Tuesday, March 8, 2011

In which my Age Matters: The Player

The Player is a hard one for me. I wasn't insanely interested in the film as it played and I have a feeling I missed 90% of the references and cameos. While I could say, "hey, that guy was maybe probably in a movie I've never seen" a lot, I couldn't name a lot of names or connect people with memories of having seen that film or that personal/public life hijink. And that maybe probably aspect got old after half an hour. The only way I can effectively describe this is to be a little hyperbolic. The faux film within the film offered the most recognizable cameos for me. Imagine watching the whole film and only recognizing Julia Roberts, Susan Sarandon, and Bruce Willis. That was basically my experience. Again, that's hyperbolic because I do recognize Tim Robbins, John Cusack, Angelica Huston, Cher, and a few others but given the slew of once famous people in the film, recognizing only a hand full is an absurdly small amount.

For more perspective, I've only ever seen two of Tim Robbins' films made before this one came out in 1992--Top Gun and Bull Durham--and I can absolutely guarantee you that I saw neither of those films before 1992. Any of those actors I know for things that came out LONG after this film. Why? Because I was 12 when this film came out in April of 1992 and early 1990s movies weren't one of my focuses when I decided to watch "old" movies.

For most movies, that wouldn't be a problem. We've obviously watched more movies made before I was born during this project than movies I would legally be able to watch in theater. But, the whole point of this movie is that it's a satiric insider's look at Hollywood and to watch the film effectively you have to get the cameos and one-liners that compose the film's insider quality. If you don't get those, the film is really long and drawn out.

But I also don't want to dismiss it altogether. It is an interesting and somewhat truthful look at how Hollywood works even now, so in that way it's entirely relevant almost 20 years later. It's also an really wonderful look at how reality and story can become seamlessly intertwined. But these two aspects also depend heavily on the cameo/one-liner aspect of the film for the actual satire. It's not as amusing or satiric a film if all of these famous people didn't play along and offer a send up of themselves. The trouble there is that the film then only truly lives for a certain group of people who either saw the film in 1992 or are really acquainted with those actors. Otherwise, most of the audience is actually more familiar with Vincent D'Onofrio (because of Law & Order) than Tim Robbins or any other actor in the film and that really lessens the impact and scathing commentary.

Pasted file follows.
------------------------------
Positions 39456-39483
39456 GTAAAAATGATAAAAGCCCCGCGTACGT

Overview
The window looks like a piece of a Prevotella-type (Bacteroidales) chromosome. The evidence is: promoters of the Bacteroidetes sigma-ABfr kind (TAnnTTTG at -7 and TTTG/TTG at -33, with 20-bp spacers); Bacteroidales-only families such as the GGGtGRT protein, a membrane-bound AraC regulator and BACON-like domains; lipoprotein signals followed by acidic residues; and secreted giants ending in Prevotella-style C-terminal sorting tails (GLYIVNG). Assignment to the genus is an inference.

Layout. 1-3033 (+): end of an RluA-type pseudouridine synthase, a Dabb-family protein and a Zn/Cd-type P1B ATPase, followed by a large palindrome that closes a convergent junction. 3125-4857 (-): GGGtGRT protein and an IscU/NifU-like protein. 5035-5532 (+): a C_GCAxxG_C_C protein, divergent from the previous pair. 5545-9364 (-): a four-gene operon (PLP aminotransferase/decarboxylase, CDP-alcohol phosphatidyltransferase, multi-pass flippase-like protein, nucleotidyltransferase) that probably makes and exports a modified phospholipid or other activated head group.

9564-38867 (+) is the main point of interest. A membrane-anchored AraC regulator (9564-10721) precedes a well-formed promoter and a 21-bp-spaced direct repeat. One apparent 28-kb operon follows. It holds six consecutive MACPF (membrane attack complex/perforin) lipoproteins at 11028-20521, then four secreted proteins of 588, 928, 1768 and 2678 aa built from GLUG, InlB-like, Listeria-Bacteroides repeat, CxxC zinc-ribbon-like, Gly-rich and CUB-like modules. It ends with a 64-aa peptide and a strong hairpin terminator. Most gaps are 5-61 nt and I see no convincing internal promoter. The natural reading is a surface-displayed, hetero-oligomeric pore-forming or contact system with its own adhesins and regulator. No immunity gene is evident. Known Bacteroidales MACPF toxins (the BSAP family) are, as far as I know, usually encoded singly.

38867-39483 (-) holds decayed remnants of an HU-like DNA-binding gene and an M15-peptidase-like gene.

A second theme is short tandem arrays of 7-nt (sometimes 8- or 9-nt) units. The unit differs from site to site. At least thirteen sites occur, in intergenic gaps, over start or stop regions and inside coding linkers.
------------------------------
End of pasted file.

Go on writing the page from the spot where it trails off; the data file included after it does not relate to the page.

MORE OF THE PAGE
But, why did we have to watch this before we die? I'm betting the author of 1001 saw this film in 1992 and knows all of the inside jokes. But, the book also ponders, "how the cream of Hollywood's stars--from Jack Lemmon  to Julia Roberts--ever agreed to be part of this supreme exercise in subversive mischief." First, I can't place where Jack Lemon is in the film. But, second, because Hollywood loves absolutely NOTHING more than a movie about Hollywood.

Further, I'd argue that the book has a hard on for Altman: six of his films are on the list. M*A*SH, McCabe and Mrs. Miller, The Long Goodbye, Nashville, and Short Cuts round of the six. What? No Dr. T and the Women?

Oh! I also, of course, recognize Lyle Lovett. Which just made me think of this video (which is actually more connected to this post than you'd think because Lovett and Envagelista were both in Pret-a-Porter, another Altman film).

Brainmate? I know you'd seen this one before and are probably more familiar with most of these actors than I am; did it hold up for you?


  1. I didn't catch Lemmon either! I think the editors mistook Buck Henry for him. Oops. It's interesting that just a few years (I was 14 in April of 1992) can make references zing or fall flat. It did hold up for me, and was actually better than I remember it being when I did watch it when it originally came out, probably because I have a bit of a better background in noir now than I did then, so the ominous postcard subplot worked better for me this time around.

    I can see how irrelevant cameos could make the movie fail and fail fast, though. Part of the pleasure for me was seeing whether the role was going to *be* a cameo or an actual character. For example: Whoopi making the Oscar speech.

    Just curious: did J watch it? Thought he might get morbid satisfaction from the movie's argument that Hollywood does nothing but shit on writers.

  2. Lemmon is listed on imdb, too--but I didn't see him! Probably a super quick shot of him.

    But, yeah, it's not like you're that much older than me. We share a lot of cultural touchpoints but this one was lost on me. Did you watch a ton of movies growing up, though? I didn't; so that may be an issue, too.

    The postcard thing worked for me but I think that almost became a subplot to the cameos and one-liners. But, that may be because I wasn't getting what was intended out of the cameos/one-liners.

    J did watch it with me. He didn't like it but I'm not sure I know why exactly so I won't venture a guess here. I know he was bored, though; he was playing solitaire on his phone for a good bit of it.